Royal Dutch Shell saw its listings fall 3.1 percent and 2.8 percent respectively after it warned that its fourth-quarter figures are expected to be significantly lower than recent levels of profitability because of oil and gas prices and problems with its refining business.
"It's not good. When you're talking about higher costs and lower production volumes, it's a lethal combination," Nick Xanders, who heads up European equity strategy at BTIG, said.
"It's symptomatic of the entire market, with costs rising but revenues not coming through. Some hope that it's a company specific thing, but I don't think it is."
At its peak fall, the drop knocked around 6.5 billion pounds off Shell's market capitalisation, while the broader energy sector wiped 26 points off the FTSE 100, enough to erase any gains on the market.
The index was flat at 6,818.05, despite the fact that four in five stocks were in positive territory. It underperformed euro zone peers, with the euro zone blue-chip EuroSTOXX 50 up 0.2 percent.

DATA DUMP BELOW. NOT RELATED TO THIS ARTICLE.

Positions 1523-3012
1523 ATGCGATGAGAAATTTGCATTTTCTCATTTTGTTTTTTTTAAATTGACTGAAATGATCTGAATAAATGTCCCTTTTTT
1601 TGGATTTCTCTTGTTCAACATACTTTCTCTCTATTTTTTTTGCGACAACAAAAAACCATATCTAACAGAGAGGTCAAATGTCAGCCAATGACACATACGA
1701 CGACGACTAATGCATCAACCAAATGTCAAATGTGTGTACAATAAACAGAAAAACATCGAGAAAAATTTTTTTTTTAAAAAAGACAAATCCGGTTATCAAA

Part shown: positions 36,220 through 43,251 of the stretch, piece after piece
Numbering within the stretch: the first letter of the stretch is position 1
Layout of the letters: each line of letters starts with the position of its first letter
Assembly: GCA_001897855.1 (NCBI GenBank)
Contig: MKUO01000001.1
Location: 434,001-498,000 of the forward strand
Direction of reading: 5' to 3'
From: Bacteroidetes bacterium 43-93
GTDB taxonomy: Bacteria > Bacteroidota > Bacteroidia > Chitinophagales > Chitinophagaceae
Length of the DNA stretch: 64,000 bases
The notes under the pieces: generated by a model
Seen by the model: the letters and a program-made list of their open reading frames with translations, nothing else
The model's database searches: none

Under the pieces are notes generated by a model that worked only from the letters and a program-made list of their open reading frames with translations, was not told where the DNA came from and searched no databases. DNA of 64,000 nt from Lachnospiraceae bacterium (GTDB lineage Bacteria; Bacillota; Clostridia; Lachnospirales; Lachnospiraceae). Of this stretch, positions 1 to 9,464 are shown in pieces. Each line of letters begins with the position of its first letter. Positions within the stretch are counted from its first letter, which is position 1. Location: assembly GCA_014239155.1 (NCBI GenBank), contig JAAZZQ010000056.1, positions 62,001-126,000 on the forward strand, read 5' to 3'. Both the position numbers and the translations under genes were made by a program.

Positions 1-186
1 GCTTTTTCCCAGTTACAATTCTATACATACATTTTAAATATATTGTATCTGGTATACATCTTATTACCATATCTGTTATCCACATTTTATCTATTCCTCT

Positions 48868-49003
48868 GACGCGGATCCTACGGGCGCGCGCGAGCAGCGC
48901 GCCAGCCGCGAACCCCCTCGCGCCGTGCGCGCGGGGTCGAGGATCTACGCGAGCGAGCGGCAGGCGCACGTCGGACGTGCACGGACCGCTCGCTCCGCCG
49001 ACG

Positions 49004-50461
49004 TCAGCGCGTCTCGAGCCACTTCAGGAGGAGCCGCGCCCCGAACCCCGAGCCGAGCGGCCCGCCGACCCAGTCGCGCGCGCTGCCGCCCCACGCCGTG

Miners extended a bounce after Rio Tinto's good results on Thursday to trade 7 percent higher so far this week.
The FTSE 100 is up 1.2 percent since Monday, set for its biggest weekly gain of the year, after a strong rise on Wednesday lifted the index out of a tight 100 point trading range that had prevailed since the start of 2014.
The gains have taken the index to within a point of October's high at 6,819, 0.8 percent off 2013's high and 2 percent off an all time high set 14 years ago.
"Wednesday's gains were held onto yesterday and we continue to sit just below (the October high)," Clive Lambert, analyst at FuturesTech, said in a note.
"Taking out last year's highs and gunning for the late 1999 all-time high must be in bulls' thoughts now."